In the late 16th century, Armenian clergymen have been attempting to print the Bible in Armenia with the support of Rome. However, the latter demanded the Bible to be first translated into Latin and only then into Armenian. The Latin translation should have been synchronized with the Vulgate. Moreover, the Armenian translation was to be censored by the Roman Catholic Church.
In his “Voskan Vardapet of Yerevan: his life and print activity”, Vardan Devrikyan writes: “The Catholicos of Saint Etchmiadzin Hakob Dzhughayetsi entrusted a monk and member of the monastic brethren Matteos Tsaretsi with printing the first Bible in the Armenian language. Having encountered the Catholic pressure, Tsaretsi decided to print the Bible in the Netherlands. He had to make sure that the translation satisfies both Rome and Armenian Catholics. The Bible was to unify the whole Armenian nation.”
Unfortunately, Tsaretsi fell sick shortly, only managing to inform Etchmiadzin that he had acquired a printing house in the Netherlands. Upon learning about this, Catholicos sent a prominent Armenian book printer Voskan of Yerevan to aid Tsaretsi.
According to Devrikian, the then Netherlands was a semi-Protestant country, and the influence of the Catholic Church was week there. In addition, one of the centers of European printing was located in the Netherlands. Sea access allowed ships to transport books from Constantinople to Smyrna. Because the distribution of manuscripts cost much more than that of printed books, Armenian clergyman sought to print the Bible.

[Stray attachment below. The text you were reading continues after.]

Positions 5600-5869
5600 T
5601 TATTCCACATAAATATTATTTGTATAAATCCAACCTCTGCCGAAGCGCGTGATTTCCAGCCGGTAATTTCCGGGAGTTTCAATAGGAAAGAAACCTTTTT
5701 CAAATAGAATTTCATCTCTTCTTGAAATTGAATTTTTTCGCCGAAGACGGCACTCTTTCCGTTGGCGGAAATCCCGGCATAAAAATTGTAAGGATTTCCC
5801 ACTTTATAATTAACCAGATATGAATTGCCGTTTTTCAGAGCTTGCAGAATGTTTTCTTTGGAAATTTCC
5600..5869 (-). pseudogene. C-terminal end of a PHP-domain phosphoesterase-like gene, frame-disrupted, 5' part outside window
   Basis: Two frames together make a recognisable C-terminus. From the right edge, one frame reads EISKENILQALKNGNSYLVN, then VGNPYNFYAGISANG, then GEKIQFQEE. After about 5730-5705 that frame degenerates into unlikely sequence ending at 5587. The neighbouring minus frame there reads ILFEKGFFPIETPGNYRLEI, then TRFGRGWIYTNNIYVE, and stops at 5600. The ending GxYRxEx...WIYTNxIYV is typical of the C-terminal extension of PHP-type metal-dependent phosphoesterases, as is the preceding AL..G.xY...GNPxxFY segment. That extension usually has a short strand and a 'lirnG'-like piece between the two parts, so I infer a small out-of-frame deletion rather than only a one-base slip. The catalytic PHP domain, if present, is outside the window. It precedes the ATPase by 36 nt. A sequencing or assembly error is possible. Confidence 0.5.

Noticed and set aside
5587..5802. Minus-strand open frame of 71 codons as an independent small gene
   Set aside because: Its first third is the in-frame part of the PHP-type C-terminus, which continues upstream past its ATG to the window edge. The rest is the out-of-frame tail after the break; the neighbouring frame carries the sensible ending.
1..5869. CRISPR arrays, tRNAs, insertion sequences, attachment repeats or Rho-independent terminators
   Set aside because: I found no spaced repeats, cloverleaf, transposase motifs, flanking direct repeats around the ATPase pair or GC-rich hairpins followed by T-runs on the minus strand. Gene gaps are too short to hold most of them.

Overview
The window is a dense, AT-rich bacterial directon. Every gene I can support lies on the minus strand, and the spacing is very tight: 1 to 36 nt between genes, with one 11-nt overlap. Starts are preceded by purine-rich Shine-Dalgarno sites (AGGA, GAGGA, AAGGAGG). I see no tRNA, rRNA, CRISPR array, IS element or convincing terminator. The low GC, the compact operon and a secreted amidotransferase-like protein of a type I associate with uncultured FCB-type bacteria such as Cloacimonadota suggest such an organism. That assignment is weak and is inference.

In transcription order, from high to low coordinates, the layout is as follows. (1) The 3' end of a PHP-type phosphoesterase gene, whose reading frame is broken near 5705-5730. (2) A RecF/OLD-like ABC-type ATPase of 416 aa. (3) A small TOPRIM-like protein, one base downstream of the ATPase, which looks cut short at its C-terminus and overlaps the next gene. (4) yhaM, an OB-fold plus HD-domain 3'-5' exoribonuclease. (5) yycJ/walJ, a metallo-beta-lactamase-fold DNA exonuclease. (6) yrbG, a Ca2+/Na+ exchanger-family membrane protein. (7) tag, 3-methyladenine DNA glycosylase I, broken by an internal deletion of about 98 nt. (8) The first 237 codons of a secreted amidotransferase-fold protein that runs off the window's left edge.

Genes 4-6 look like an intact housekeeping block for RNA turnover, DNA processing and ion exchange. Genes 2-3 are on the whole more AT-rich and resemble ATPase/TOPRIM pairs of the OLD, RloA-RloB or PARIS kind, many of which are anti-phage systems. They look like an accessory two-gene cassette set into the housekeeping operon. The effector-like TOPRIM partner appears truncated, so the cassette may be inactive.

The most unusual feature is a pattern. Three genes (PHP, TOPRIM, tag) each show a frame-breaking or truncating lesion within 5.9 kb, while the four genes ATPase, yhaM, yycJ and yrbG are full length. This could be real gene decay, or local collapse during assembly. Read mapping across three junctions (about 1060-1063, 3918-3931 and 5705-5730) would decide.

Since his youth, Voskan has been preparing the Armenian Bible for printing, working in his monastic cell. Composing the plan of the publication of the Armenian Bible, Voskan tried to attach the Armenian spirit to the translation. He has done a titanic job.
“Voskan managed to carry on the work of Tsaretsi and published first Armenian Bibles in the Netherlands in 1666. Each of the copies was a unique piece of art. Voskan also engaged European artists to top the cover of each Bible with Armenian inscriptions, ornaments, and engravings,” writes Devrikian.
Today, the design, composition, and the variety of leather and iron covers of the Armenian Bibles astonish scholars.